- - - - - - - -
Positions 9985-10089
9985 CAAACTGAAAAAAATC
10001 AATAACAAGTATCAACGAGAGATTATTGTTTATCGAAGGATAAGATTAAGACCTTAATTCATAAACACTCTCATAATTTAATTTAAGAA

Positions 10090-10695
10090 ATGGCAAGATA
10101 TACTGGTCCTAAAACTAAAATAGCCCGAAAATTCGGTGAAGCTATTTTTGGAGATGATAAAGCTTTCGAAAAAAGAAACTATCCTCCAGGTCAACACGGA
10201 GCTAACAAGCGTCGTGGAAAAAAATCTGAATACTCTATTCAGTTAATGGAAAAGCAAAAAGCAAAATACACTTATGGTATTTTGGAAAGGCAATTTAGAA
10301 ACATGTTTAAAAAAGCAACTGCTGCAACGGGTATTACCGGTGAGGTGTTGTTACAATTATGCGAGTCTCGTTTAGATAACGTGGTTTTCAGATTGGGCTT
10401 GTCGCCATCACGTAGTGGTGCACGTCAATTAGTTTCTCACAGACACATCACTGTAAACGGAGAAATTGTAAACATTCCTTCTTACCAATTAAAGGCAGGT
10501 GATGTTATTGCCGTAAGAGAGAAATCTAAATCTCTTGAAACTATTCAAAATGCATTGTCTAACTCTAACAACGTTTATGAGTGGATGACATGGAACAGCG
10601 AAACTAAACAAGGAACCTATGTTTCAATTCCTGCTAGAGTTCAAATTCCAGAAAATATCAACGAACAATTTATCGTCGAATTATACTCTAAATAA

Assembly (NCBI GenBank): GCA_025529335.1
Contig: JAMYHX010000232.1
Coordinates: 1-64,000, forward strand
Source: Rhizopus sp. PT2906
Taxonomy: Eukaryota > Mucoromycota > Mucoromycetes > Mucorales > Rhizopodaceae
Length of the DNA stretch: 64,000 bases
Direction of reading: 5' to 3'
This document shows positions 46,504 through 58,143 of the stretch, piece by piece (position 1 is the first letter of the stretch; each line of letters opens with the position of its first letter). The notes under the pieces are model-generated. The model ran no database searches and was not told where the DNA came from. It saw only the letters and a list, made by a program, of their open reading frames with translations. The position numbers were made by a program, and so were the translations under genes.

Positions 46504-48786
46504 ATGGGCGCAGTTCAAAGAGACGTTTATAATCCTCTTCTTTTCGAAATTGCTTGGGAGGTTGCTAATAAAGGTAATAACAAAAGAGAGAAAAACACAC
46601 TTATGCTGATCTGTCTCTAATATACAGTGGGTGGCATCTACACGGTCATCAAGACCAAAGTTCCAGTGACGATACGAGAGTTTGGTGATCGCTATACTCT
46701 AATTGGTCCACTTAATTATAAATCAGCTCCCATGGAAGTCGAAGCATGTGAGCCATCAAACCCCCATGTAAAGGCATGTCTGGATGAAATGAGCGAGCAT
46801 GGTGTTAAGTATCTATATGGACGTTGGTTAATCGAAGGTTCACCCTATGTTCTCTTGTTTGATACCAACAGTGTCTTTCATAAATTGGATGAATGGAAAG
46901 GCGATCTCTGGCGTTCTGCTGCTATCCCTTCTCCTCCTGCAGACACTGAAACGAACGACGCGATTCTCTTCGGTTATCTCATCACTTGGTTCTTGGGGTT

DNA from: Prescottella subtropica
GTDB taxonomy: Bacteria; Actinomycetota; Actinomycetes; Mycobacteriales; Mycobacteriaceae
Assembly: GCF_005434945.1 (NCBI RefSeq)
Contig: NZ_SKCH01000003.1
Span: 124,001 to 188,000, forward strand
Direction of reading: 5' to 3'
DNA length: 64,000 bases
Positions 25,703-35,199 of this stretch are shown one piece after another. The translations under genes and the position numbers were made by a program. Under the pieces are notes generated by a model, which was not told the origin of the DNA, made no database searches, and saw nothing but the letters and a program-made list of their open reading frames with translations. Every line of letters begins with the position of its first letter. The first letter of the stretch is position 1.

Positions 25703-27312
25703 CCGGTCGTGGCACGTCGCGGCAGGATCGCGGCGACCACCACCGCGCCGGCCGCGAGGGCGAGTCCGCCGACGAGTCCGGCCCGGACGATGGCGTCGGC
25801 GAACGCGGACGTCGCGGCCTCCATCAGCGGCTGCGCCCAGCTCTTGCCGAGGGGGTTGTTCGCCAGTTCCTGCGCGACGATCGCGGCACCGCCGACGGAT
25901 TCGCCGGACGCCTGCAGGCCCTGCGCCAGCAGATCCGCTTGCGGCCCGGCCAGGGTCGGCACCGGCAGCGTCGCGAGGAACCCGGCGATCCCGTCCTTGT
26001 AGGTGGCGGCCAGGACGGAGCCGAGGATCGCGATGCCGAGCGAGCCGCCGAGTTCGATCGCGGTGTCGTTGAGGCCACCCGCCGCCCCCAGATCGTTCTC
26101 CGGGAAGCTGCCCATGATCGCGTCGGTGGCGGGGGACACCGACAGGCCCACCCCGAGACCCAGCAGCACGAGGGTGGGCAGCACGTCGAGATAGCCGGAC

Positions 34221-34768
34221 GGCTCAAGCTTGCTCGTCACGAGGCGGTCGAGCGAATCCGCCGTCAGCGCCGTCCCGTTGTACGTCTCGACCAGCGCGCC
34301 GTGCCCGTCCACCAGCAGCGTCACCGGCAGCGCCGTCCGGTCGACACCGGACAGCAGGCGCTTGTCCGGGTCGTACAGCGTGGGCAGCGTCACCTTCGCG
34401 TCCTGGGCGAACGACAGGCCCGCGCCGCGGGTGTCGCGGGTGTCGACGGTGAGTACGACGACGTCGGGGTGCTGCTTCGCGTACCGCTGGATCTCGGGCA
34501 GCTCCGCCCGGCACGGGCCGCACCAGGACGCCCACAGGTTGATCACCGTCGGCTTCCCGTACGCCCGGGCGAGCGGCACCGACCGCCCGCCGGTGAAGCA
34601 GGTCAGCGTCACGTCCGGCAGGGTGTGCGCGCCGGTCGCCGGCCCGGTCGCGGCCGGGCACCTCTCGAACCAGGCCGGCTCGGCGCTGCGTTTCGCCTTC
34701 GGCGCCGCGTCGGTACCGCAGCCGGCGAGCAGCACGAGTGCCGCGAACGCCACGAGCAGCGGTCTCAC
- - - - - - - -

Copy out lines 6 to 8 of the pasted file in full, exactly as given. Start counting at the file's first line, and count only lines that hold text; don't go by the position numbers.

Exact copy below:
10101 TACTGGTCCTAAAACTAAAATAGCCCGAAAATTCGGTGAAGCTATTTTTGGAGATGATAAAGCTTTCGAAAAAAGAAACTATCCTCCAGGTCAACACGGA
10201 GCTAACAAGCGTCGTGGAAAAAAATCTGAATACTCTATTCAGTTAATGGAAAAGCAAAAAGCAAAATACACTTATGGTATTTTGGAAAGGCAATTTAGAA
10301 ACATGTTTAAAAAAGCAACTGCTGCAACGGGTATTACCGGTGAGGTGTTGTTACAATTATGCGAGTCTCGTTTAGATAACGTGGTTTTCAGATTGGGCTT